The Two most popular types of oil contract are Brent Crude from Intercontinental Exchange ICE of London Stock Exchange and US West Texas Intermediate (WTI) which traded out of the New York Mercantile Exchange also known as NYMEX . As these are slightly different blends of oil, the prices vary depending on which one you are trading. It is an agreement to buy or sell crude oil contract at a future date (contract month). Traders make a profit or loss on each trade based on the difference between the price they bought the contract and the price they sold it.
Crude oil is one of the popular commodities to trade for investors around the world. It is a very active market and there are usually no shortage of news to cause the price of oil to move from day-to-day. This presents many good trading opportunities, whether you focus on intra-day trading or you are a longer-term investor. Crude oil can be a volatile market which provides "Technical" trader plenty of opportunities to trades. To calculate your profit or loss, you’ll first need to know the tick value of the contract you're trading. For a standard crude oil contract the tick value is $10. This is because the contract represents 1,000 barrels of oil, and 1,000 barrels multiplied by the $0.01 tick size results in $10. That means for each contract, a one tick movement will result in a profit or loss of $10. If it moves 10 ticks, you win or lose $100. If it moves 10 ticks and you're holding 3 contracts, your profit is $300. Note that crude oil can move several dollars a day (hundreds of ticks). All this are shown automatically on your trading platform either on your PC or Mobile devises.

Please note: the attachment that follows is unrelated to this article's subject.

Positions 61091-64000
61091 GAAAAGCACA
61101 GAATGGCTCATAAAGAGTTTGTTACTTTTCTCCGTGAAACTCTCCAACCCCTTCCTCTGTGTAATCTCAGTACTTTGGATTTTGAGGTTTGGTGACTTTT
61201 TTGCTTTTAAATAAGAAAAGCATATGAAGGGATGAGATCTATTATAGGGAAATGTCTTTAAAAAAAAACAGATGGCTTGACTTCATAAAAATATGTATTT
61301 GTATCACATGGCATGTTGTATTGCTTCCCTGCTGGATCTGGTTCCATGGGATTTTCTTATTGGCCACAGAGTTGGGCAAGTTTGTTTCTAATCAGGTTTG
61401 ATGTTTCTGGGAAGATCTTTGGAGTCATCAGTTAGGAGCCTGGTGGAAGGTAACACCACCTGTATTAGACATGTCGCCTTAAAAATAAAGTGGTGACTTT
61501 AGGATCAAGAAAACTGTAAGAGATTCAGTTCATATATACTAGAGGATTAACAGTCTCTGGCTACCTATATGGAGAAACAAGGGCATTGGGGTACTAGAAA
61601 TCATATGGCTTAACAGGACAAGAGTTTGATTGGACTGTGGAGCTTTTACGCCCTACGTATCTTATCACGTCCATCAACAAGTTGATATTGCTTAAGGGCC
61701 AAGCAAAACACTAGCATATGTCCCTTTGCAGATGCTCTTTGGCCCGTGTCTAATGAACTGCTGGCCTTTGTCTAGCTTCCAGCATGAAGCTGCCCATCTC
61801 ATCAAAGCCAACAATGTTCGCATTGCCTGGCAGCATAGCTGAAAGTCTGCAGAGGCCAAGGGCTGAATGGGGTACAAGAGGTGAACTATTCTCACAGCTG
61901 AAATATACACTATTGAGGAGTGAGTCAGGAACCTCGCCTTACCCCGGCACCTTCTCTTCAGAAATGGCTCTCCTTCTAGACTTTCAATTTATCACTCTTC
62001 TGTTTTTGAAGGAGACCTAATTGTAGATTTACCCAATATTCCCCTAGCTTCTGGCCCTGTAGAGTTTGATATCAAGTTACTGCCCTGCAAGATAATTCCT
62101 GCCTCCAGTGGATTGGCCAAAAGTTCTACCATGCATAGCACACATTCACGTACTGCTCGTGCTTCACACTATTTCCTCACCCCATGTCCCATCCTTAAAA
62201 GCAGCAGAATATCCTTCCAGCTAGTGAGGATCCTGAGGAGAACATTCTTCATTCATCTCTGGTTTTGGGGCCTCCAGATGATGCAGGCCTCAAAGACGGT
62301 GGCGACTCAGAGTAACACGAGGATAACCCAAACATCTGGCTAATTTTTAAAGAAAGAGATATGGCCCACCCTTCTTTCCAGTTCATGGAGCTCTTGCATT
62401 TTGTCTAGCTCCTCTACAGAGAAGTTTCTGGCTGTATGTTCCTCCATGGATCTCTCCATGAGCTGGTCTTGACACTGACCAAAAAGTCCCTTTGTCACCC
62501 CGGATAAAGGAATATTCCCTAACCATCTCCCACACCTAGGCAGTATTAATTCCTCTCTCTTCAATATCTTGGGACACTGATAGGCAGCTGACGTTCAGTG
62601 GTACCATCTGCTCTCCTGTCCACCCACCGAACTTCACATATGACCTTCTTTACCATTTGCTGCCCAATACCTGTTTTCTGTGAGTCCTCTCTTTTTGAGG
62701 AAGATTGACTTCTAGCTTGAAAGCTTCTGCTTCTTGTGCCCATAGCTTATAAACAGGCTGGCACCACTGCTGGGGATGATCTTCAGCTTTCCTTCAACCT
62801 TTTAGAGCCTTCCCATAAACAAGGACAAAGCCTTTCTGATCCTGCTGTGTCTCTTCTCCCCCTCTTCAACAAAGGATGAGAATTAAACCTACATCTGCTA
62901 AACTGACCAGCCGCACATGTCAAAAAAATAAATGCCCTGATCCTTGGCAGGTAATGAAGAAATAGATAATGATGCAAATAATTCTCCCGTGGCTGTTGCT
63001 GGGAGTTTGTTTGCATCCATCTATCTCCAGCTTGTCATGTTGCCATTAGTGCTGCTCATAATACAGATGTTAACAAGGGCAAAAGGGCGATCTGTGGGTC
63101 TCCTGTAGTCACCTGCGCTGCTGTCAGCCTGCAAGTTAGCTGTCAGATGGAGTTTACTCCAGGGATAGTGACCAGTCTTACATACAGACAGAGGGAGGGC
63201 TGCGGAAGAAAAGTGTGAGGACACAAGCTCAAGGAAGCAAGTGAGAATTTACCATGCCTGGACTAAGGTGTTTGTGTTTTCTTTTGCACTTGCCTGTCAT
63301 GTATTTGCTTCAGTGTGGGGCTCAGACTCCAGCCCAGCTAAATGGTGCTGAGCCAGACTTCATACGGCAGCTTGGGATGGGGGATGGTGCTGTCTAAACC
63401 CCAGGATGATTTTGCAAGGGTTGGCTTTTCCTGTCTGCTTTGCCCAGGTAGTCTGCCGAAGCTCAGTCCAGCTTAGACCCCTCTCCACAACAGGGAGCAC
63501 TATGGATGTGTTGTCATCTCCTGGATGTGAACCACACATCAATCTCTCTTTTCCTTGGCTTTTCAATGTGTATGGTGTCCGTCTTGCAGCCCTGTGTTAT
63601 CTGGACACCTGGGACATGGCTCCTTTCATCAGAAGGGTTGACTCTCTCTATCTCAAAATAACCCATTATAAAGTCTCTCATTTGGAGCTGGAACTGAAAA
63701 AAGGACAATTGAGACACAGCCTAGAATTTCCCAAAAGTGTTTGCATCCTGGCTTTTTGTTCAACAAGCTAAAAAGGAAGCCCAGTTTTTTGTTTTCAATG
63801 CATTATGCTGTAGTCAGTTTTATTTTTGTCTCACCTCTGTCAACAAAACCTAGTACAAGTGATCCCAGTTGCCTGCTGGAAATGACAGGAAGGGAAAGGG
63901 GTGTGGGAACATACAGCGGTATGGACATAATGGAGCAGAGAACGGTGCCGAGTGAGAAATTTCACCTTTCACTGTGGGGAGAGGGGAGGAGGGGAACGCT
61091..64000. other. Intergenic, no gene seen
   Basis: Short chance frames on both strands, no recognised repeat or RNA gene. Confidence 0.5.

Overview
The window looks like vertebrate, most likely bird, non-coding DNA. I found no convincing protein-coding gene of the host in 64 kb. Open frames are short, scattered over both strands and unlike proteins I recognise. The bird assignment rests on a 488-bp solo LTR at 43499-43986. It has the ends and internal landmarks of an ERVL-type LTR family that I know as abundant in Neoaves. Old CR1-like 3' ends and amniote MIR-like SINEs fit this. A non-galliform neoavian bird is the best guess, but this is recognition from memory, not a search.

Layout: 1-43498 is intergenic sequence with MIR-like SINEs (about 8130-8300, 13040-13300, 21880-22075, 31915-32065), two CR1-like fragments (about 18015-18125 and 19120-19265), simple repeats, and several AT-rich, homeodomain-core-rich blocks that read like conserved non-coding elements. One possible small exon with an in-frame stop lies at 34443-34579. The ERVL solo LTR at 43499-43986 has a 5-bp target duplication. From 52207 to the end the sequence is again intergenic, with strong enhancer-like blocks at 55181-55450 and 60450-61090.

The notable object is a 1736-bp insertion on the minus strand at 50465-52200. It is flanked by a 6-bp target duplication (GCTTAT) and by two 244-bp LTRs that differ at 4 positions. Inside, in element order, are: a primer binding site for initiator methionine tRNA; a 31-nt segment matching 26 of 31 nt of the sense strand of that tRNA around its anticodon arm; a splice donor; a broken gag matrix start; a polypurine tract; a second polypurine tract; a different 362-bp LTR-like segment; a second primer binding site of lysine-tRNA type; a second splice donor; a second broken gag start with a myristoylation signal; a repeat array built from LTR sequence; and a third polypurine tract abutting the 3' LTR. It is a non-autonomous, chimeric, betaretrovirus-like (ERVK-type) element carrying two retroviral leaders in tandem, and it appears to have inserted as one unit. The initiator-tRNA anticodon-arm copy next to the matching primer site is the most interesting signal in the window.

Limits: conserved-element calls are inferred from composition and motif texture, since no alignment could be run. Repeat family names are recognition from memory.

Factors Influencing Oil Price
Oil price as in any other price movement depend on it Supply and Demand. Oil price is not only depending on how much oil is being pumped out of the ground, but also global economy condition, geographical and political reasons. As economies slow and demand drops, the price of oil and other commodities also tends to follow suit. In early 2016, oil producing countries were over supplying crude oil in storage and fear of China economic slowdown caused oil to trade below $30 a barrel. Other factors influencing oil prices include decisions by the Organisation of Petroleum Exporting Countries (OPEC) and other major oil producing nations on how much oil is produced and supplied to the market.